The End of the Dressing Room

There are many sounds and visions that define the 20th century, but few have made an impact like the huge suburban shopping malls and the all encompassing rumble of an approaching Abrams tank.

Technology and the end of the Dressing Room

Technology and the end of the Dressing Room

As a quintessential 20th century homo universalis I grew up with the typical things that defined the last century. There are many sounds and visions that define the 20th century, but few have made an impact like the huge suburban shopping malls and the all encompassing rumble of an approaching Abrams tank.

The man who stood at the center of the suburban shopping mall development was Nazi refugee Victor Gruenbaum (later Victor Gruen) who in 1956 designed the first indoor shopping mall, the Southdale Mall in Edina – Minnesota. This 74,000 Square feet of weather protected shopping pleasure became the Mother of All Malls. It’s creation dramatically changed suburban social life in America. Within ten years the concept had made inroads all over the world and improvements and additions over the years created monoliths of economic, social and cultural interaction.

To emphasize the speed of light we’re living in, the suburban covered Shopping Mall is being re-invented at the speed of light! If the concept doesn’t work anymore for the rapidly developing changes in consumer behavior, the mall ends up on a website called www.deadmalls.com . Take the current re-incarnation of Regency Mall here in Jacksonville and count the for rent signs. Lees than 5 years and it will close its doors or be re-incarnated to include new technology. Go and check out the Tampa Bay Mall and you’ll discover that it was actually already torn down to make place for new construction related to the Tampa Bay Buccaneers.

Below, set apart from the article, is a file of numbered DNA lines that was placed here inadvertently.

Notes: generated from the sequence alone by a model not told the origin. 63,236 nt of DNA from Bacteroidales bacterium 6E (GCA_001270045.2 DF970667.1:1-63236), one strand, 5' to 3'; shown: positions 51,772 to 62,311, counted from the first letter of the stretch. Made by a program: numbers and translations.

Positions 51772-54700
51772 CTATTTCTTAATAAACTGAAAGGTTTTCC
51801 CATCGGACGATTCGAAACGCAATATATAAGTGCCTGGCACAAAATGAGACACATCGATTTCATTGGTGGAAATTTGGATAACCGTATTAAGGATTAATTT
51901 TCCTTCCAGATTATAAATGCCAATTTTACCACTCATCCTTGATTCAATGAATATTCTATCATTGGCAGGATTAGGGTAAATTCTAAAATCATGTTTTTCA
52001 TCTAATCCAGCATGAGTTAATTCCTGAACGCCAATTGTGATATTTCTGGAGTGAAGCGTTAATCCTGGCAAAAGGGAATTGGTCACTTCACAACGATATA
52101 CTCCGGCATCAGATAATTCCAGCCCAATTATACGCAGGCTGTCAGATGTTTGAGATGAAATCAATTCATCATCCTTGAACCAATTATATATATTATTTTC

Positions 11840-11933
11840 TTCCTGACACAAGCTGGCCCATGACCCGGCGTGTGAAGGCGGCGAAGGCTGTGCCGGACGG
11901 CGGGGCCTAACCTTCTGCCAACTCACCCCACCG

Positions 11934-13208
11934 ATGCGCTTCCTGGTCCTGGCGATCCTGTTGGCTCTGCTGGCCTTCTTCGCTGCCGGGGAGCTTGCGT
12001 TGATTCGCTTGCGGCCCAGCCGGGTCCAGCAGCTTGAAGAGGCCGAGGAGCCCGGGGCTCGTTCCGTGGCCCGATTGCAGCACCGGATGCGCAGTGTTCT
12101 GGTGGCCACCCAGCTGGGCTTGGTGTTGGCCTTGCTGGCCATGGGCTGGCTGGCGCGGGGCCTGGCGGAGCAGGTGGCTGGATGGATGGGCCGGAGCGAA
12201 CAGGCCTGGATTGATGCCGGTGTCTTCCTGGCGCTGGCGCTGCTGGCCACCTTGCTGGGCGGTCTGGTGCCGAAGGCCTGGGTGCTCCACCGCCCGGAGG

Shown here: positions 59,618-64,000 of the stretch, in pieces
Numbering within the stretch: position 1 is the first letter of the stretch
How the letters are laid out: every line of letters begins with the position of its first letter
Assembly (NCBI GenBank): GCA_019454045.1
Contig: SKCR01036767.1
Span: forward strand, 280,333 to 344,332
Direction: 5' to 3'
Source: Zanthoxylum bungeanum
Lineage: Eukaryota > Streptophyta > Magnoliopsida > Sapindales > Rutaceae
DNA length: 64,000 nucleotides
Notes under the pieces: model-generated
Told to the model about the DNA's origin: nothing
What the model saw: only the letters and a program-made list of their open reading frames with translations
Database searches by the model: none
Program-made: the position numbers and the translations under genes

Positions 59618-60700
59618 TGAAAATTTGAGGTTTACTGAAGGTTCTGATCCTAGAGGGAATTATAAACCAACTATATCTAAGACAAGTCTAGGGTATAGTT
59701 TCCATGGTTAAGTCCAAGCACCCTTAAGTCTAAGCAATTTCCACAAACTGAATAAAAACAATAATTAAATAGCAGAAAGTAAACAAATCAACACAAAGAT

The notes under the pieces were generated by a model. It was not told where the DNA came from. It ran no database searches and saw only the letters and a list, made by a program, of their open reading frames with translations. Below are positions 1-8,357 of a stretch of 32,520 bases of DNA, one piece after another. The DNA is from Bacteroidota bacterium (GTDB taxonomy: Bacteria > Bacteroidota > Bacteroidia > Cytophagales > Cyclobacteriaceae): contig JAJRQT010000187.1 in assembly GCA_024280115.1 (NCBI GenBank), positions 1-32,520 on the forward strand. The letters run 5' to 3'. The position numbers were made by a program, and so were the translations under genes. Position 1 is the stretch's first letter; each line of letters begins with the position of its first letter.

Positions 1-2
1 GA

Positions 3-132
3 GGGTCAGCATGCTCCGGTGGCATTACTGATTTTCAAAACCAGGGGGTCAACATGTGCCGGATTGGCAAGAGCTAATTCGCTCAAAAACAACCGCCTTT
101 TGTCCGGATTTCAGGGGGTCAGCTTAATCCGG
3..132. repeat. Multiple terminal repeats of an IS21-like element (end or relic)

Watch yourself wearing the dress

Watch yourself wearing the dress

There is even a website dedicated to the phenomenon of Shopping Malls and their early retirement into the annals of history. It’s appropriately called www.deadmalls.com
Helene Klodawsky filmed and produced a fascinating documentary called Malls R Us, a must see for anyone interested in how the past created the future to marry idealism, passion and greed. As one critic described it, ‚ÄúAmazing… This is not an environmental movie as much as it is a film about capitalism run wild. It belongs in the enviable company of important docs like The Corporation and Blue Gold.‚Äù

My dual fascination with the topic comes from an developer’s background as I was involved in developing, marketing and operating a handful of City Center and Suburban Malls in Western Europe in the mid 70’s. I knew then that the arrival of covered Malls would instantly change the centuries old social and cultural fabric of a society, much in the way a Super Wal-Mart does today in a village/town community like Live Oak, Florida.

The other side of my interest lies with rapidly advancing technology. The moment I saw this video from Cisco, I knew that every shop and mall design on the drawing boards were obsolete. It’s not only the end of the dressing room. It’s also the beginning of a much larger customer service department, much larger warehouse inventory and much smaller actual stores space. You’ll understand why I say that when you watch the video. http://www.youtube.com/watch?v=jDi0FNcaock